The new ideas were those of the Oxford Movement. This was ‘ignited’ by John Keble in a sermon preached in 1833 and, over the next few years, the leaders of the Movement developed their ideas in a series of Tracts (so that supporters were often known as “Tractarians”). Proponents sought to renew the Church of England by stressing its Catholic roots. They looked to the faith and practice of the English church in medieval times, prior to the introduction of Protestant ideas at the Reformation. The Movement attracted much hostility and suspicion for a good part of the nineteenth century.
However, it soon found ready allies in the world of architecture. Here, A.W.N. Pugin was also extolling the virtues of medieval times and, in partic- ular, of medieval Gothic architecture. He went as far as to claim that Gothic was the only acceptable style for Christian churches. Pugin’s followers embraced his ideas with enthusiasm and formed the Ecclesiological Society to promote them. The Society had forthright views about the proper appear- ance and layout of churches and one of its favoured architects was George Gilbert Scott.
Tractarians stressed the centrality of the Eucharist (Holy Communion) in Christian life and worship, as had been the case in medieval times. This, they thought, should be reflected in church buildings; a church’s structure, layout and design ought to focus attention on the altar and allow space for the liturgy surrounding the Eucharist to be performed with dignity.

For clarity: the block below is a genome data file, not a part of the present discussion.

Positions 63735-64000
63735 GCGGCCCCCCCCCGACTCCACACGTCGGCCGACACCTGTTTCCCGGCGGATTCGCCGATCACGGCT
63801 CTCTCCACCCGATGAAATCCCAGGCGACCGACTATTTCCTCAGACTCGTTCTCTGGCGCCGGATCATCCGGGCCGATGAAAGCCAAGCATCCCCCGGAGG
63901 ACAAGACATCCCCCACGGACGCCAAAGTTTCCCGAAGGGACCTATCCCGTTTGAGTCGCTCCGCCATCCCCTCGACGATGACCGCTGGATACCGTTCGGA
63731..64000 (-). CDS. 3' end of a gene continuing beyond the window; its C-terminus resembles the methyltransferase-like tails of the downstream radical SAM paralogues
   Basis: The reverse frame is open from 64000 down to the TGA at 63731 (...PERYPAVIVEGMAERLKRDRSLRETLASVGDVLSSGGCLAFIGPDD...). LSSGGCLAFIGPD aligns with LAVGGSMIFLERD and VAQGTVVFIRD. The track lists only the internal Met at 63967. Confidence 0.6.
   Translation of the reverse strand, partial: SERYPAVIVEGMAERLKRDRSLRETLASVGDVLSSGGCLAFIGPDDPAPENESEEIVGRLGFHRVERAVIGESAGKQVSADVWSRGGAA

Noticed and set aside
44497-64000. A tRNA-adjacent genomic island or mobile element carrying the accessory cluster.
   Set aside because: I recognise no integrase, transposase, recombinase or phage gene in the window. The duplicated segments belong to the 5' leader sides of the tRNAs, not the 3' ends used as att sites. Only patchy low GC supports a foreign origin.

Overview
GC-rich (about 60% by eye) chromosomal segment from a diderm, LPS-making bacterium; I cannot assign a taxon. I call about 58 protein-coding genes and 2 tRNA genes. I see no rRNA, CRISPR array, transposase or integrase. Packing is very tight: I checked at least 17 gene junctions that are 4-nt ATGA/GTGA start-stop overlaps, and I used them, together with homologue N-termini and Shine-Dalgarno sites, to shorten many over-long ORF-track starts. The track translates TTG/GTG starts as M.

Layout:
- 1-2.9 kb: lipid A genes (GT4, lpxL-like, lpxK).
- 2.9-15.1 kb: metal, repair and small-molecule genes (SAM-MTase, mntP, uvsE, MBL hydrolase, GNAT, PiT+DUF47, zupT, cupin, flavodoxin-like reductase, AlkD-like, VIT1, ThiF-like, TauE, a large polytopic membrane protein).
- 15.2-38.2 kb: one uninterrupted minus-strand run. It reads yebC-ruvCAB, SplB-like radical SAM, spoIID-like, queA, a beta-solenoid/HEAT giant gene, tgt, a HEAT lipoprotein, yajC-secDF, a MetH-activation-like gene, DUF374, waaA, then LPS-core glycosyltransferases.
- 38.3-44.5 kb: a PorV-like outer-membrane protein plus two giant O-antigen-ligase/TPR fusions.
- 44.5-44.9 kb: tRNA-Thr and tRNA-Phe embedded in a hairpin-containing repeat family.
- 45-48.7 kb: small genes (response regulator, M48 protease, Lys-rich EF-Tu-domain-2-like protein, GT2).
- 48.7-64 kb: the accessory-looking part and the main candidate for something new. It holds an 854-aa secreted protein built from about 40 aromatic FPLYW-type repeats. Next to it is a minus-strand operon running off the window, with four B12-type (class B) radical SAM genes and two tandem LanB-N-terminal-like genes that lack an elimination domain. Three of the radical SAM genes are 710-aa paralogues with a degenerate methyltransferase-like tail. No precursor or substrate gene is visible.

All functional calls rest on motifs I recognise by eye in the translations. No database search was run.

This was in contrast to most churches of the day where pre-eminence was given to preaching. Hearing ‘the word’ was vital and, as a consequence, the focus of the church was the pulpit. The Eucharist was celebrated infrequently and could be accommodated in a short chancel. This was the pattern adopted by Leicester’s new churches in the 1820s and 1830s and is still evident in the layout of Holy Trinity today.
By 1851, the population of Leicester had grown to over 61,000. The Church of England’s provision was still woefully inadequate, with just 8 churches and 16 clergy serving the town. Concerned and wealthy individuals in the county decided to act and formed a Church Extension Fund (CEF) in 1851. Subscribers were asked to commit funds for 3 or 5 years, with the main objective being the creation of new churches and schools in “overgrown parishes”.
At first, the Fund focused on St George’s parish. It granted £2,700 towards the cost of purchasing land and building the Church of St John the Divine on Ashwell Street. The foundation stone was laid in 1853 and the Church conse- crated 18 months later.
The Fund’s next major project was in the parish of St Mary de Castro. The Vicar and Churchwardens of St Mary’s had approached it about the area south of Mill Lane which was expanding rapidly and was already home to at least 5,000 souls. “Nearly the whole population are either framework knitters, loom weavers, employed in factories, mechanics, or small shop-keepers; and … as such, they are able to render but little, if any assistance to the object in view” (i.e. the building and endowment of a new church). As a temporary measure, the Vicar and his “indefatigable” curates were holding services in two schoolrooms but it was impossible for him to do more “from the smallness of the income of the living and the many other demands of a parochial nature”. (Leicester Journal, 30th March 1860)